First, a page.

The Swimming Pool was a good summer read, offering a character-driven psychological drama against the backdrop of an English summer in London. Set over the course of the school summer holidays, it follows teacher Natalie Steele as she discovers the new local swimming pool, forms some sinister friendships and discovers quite a bit about herself.
Natalie is somewhat stuck in a rut. She and her fellow teacher husband Ed live by a structure of strict regimes, with a small but dependable group of friends and young, slightly overprotected teenage daughter; they are almost the epitome of sensible. Ed, it seems, is naturally this way, but Nat has intentionally chosen a life of routine due to some murky events in her past which are gradually revealed. In her past, she wasn’t always such an upstanding citizen, and she’s ready to rebel again when she meets her glamorous, alluring neighbour, Lara Channing, at the local swimming pool. Continue reading
This book was a rare find, one that completely sucked me in to the the point where I was slowing down my reading as I didn’t want it to end. It’s definitely responsible for lifting me from a huge reading slump. From a journey through the glitz and glamour of the ages, to a dark sci-fi mystery complete with a secret society and a poignant musing on the meaning of life and love – it’s got it all. It was emotional, engrossing with humorous touches and it’s definitely a strong contender for my book of the year so far.
In a world where everyone wants to live longer, to look younger, Tom Hazard has a rare condition which would cause a scandal if revealed. He’s 439 years old, but looks in his early forties, due to a condition which means he ages at around one fifteenth of a regular human’s pace. But is it a blessing or a curse? Continue reading
I received The Vanishing Of Audrey Wilde in exchange for an honest review
I was sold on this book by the fact that it was a dual timeline mystery described by Lisa Jewell as ‘The most beautiful book you will read this year.’ I have to admit I felt a little let down as I started it; this book has been described as ‘beautiful’ and ‘evocative’ but I found the writing a little too flowery when it wasn’t necessarily needed. It took me a little while to get into the story as I took time to adjust to the tone of voice, but once I did I found a strong plot which took me by surprise.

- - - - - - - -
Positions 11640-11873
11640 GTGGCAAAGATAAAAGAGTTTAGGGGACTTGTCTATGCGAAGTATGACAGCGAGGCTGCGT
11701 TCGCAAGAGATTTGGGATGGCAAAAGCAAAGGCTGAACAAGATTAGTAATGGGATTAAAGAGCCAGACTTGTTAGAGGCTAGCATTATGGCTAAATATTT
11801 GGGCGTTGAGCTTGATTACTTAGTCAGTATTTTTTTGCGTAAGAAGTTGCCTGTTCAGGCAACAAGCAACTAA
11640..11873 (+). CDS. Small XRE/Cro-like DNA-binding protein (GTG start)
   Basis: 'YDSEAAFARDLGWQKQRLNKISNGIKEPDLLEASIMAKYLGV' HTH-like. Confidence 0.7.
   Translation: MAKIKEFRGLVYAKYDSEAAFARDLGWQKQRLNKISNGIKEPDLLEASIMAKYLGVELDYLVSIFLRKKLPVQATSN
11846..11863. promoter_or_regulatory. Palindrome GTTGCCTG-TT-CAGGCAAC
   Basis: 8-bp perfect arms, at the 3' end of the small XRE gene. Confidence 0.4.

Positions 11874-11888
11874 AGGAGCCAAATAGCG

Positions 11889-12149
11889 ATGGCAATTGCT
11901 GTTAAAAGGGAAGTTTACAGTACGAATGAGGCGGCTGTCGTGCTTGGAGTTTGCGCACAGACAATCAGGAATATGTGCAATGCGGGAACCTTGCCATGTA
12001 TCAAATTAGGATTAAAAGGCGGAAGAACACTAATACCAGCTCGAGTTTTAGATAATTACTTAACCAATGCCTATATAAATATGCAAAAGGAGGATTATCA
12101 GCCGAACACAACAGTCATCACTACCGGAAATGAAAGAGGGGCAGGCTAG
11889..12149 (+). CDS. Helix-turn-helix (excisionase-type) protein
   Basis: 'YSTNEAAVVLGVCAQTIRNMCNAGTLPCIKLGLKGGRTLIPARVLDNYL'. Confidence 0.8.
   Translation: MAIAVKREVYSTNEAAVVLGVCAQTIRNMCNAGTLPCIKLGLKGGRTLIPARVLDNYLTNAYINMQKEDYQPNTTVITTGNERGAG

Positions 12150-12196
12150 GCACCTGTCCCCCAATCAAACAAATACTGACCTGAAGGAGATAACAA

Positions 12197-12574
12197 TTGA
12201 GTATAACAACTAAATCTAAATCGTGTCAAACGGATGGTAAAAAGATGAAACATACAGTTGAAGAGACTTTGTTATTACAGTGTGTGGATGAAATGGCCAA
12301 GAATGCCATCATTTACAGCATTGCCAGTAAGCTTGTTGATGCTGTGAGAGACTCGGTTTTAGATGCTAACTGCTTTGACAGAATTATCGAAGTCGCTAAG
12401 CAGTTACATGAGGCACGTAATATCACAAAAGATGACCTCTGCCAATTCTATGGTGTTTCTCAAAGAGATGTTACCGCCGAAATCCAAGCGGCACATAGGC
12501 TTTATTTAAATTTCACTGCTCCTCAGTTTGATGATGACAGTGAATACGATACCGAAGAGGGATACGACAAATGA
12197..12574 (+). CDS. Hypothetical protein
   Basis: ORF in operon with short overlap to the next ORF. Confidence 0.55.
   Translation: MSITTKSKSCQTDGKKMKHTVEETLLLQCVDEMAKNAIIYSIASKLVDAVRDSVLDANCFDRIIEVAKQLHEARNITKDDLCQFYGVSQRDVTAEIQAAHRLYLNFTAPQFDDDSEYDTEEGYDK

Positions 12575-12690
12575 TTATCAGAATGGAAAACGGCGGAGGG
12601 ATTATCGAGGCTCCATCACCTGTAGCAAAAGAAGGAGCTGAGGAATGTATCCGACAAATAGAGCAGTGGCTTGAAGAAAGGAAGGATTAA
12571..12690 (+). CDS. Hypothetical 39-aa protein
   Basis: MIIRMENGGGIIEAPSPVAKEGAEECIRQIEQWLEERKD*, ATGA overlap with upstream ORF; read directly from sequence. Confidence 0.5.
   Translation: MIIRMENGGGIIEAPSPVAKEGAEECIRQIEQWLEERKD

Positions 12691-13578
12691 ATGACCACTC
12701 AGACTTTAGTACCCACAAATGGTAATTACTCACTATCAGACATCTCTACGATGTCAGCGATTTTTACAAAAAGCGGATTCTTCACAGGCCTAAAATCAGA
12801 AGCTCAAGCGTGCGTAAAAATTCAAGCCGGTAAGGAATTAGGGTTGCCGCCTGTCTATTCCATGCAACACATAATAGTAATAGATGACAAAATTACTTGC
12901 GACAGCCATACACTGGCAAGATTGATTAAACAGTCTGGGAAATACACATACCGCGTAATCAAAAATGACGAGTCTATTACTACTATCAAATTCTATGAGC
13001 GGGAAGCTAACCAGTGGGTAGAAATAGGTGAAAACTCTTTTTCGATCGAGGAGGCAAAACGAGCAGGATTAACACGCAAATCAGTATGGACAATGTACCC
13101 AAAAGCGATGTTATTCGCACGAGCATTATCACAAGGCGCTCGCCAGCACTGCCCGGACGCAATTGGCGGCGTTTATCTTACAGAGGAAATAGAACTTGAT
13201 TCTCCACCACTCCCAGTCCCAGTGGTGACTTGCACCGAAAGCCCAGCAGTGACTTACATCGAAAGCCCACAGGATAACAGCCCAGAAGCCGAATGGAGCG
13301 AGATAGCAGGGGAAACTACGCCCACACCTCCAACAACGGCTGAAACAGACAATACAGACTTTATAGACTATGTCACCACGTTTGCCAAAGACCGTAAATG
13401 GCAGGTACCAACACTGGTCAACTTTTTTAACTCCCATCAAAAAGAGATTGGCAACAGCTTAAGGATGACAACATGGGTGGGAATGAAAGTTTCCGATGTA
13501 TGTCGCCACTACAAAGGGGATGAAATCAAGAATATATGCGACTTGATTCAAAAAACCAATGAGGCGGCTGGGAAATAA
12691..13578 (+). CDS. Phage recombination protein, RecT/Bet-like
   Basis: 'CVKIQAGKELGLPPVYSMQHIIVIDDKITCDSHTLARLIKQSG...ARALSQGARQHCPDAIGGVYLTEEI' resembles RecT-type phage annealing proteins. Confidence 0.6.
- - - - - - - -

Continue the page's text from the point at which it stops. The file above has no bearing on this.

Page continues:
At the centre of the story is Applecote Manor, a grand manor in the Cotswolds. In its time it was a pristine picture of elegance, but in present day it’s crumbling and dilapidated. The story follows two timelines and shows what one house can mean to two different people. In present day, Jessie sees the mansion as a fresh start; a chance to escape the bustling city life of London and build a life with her new family. In the summer of 1959, Margot and her three sisters also escape the city for a summer in the countryside, when they are sent by their mother to live with their aunt and uncle. Continue reading
I received One Of Us Is Lying in exchange for an honest review
One Of Us Is Lying was an entertaining, quick read which perfectly captures the murky world of High School – a great guilty pleasure read with a little more depth. Five students enter detention. Only four leave alive.
All the stereotypical High School characters are here – the successful jock, the prom queen, the brain and the rebel. The only character who is a slight enigma, an outsider, is Simon, a character who dies within the first chapter. But why did he die? Who is a culprit and who is a victim? Using Simon’s death as a catalyst, the author casts a tale of High School secrets and lies. Continue reading
I feel like A Little Life is difficult to review, because I’ve been so entirely immersed in these characters’ lives for so long, so entwined in the secrets, trauma, fear and hope of their stories, that I can’t look at this book objectively. It punches you in the gut with raw emotion and pain; with beautiful, elegant prose which never feels out of place despite its length, and with a touching tale of love, and a friendship which developed into more.
This book came highly recommended, to the point where I was bought it for Christmas 2016 after having it profusely recommending to me for a year. I’m glad it came with that personal recommendation though because without that I may have been hesitant about embarking on this epic tome. Continue reading
Patrick Ness is an author who has been on my TBR list for years. I’ve heard so many great things about him, so I treated myself to a break from the Netgalley books to pick up one of my own – The Rest Of Us Just Live Here. But, in the end it left me with some mixed feelings.